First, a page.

The Disaster Artist is a good movie about the making of a terrible one. That would be The Room – and no, not the Brie Larson film. This crime against cinema was perpetrated in 2003 by eccentric and enigmatic auteur Tommy Wiseau, who’s the subject of James Franco’s dramatisation on how this masterpiece of ineptitude – which has since become a cult favourite – was brought into existence.
As a filmmaker, Franco has always favoured bizarre and experimental projects, and taking his cues from Wiseau, directs and stars in this adaptation of Room actor Greg Sestero’s memoir The Disaster Artist: My Life Inside The Room, the Greatest Bad Movie Ever Made.
Sestero (played by Dave Franco) first encounters Wiseau (James Franco) in a San Francisco drama class, and is quickly dragged off to LA where the pair believe they can make it big in Hollywood. However, cagey agents and refusals eventually convince Wiseau that if you want to succeed in the movie biz, you do it yourself, and he begins scripting The Room.
With camera equipment purchased, cast assembled, and no idea how to make a movie, Wiseau embarks on his dream project. Ostensibly a romantic melodrama about a guy and his whinging fiancée, set in a bland apartment, none of the cast and crew can confirm what the film is actually about. They know it’s terrible but nonetheless endure the strange demands and petulant outbursts of their deluded director, unaware that they are making cult movie history.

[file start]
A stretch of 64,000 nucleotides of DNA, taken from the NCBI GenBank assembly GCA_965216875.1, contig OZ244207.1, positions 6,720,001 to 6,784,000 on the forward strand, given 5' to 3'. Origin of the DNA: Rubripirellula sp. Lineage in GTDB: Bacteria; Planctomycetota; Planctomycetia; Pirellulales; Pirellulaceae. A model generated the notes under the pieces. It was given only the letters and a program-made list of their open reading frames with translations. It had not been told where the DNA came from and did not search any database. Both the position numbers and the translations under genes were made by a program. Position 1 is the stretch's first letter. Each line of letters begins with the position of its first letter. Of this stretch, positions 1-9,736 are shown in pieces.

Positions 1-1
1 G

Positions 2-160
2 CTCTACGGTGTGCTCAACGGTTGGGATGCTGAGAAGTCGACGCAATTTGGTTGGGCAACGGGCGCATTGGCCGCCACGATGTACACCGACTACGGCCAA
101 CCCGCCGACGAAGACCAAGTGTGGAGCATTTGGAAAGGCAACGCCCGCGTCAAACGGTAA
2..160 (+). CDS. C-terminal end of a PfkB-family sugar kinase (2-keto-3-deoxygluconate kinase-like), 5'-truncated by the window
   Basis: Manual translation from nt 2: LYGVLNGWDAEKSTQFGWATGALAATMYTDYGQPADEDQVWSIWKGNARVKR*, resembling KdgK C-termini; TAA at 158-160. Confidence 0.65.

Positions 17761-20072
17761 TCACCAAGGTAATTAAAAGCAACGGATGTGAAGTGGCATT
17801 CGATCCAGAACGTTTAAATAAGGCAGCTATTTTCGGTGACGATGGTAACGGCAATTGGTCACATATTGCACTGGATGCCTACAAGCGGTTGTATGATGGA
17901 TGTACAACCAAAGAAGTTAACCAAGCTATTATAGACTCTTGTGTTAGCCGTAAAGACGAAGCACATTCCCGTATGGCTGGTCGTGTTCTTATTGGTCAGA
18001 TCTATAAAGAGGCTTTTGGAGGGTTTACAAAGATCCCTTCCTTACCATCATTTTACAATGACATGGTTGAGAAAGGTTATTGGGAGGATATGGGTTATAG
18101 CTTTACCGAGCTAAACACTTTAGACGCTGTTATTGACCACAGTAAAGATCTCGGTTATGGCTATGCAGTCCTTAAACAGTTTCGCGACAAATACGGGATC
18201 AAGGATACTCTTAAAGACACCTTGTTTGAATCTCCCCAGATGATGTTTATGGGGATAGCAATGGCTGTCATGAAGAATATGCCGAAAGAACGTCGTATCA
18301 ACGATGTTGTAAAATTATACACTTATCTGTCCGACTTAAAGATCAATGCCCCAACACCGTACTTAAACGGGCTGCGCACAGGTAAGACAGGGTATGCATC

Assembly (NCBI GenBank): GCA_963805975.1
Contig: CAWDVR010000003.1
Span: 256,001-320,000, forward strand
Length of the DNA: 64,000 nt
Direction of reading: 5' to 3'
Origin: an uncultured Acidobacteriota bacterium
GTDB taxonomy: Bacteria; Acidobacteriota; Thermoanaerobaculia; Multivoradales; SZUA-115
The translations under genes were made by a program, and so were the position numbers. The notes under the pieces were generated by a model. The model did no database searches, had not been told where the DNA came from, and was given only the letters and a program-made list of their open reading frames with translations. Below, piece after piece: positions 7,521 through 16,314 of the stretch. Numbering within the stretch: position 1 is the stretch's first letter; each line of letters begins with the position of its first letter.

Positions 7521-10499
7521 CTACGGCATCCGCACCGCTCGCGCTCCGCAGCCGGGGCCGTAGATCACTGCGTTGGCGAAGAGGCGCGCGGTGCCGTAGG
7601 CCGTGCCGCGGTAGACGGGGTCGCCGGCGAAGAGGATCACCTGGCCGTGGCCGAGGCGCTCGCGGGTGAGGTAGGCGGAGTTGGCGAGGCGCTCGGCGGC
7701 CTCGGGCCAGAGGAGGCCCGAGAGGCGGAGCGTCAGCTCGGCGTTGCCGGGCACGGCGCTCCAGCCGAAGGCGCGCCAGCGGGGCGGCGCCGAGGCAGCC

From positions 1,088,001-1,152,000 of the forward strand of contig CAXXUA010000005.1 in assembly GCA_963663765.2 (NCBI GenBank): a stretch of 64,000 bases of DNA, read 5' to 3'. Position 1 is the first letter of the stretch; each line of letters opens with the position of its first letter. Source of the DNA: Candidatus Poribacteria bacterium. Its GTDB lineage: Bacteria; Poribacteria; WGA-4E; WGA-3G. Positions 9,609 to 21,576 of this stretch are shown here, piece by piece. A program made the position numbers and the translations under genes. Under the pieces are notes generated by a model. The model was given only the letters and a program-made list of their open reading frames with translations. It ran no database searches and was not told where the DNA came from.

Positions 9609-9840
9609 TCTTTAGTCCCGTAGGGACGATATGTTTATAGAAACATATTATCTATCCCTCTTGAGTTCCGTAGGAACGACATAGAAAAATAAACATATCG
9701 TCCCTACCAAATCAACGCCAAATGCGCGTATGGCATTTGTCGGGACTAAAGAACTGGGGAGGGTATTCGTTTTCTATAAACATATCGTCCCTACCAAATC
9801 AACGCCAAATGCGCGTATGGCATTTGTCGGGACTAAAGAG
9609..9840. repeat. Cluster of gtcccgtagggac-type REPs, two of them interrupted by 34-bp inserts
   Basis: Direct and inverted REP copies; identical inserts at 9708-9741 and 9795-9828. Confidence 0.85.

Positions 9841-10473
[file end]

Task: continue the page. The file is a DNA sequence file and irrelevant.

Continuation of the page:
It matters not if you haven’t seen The Room – the story behind what is described as “the Citizen Kane of bad movies” is just as hilarious and bizarre an experience, with Franco recreating the film’s egregious sex scenes and inert drama with a dedication that mirrors Wiseau’s own.
The same applies to his performance; Franco could be accused of indulging in a vanity project if his portrayal of the larger than life Wiseau wasn’t so damn perfect. Mimicking his unintelligable speech and flamboyant emoting, it’s a total character immersion born of an intimate familiarity with a film many would struggle to watch once.
While there’s ample insight into the creation of this disasterpiece, the dope on its creative visionary – beyond what’s perceived by friend Sestero – is deliberately vague. Resembling the lovechild of Guns N’ Roses’ Slash and the Vampire Lestat, Wiseau remains a man of mystery. He speaks with a European accent but insists he’s from New Orleans, and possesses a bottomless pit of wealth (The Room‘s budget was a reported $5 million!), the source of which is undisclosed.
The Disaster Artist is a perfect companion piece to Tim Burton’s Ed Wood; a love letter to a misfit moviemaker and a reminder that truly great bad movies aren’t deliberately made (like Sharknado) – they’re the result of an earnest belief in an artistic vision, and possessing none of the required skills to achieve it.
In cinemas: December 7, 2017
Starring: James Franco, Dave Franco, Seth Rogen
Directed by: James Franco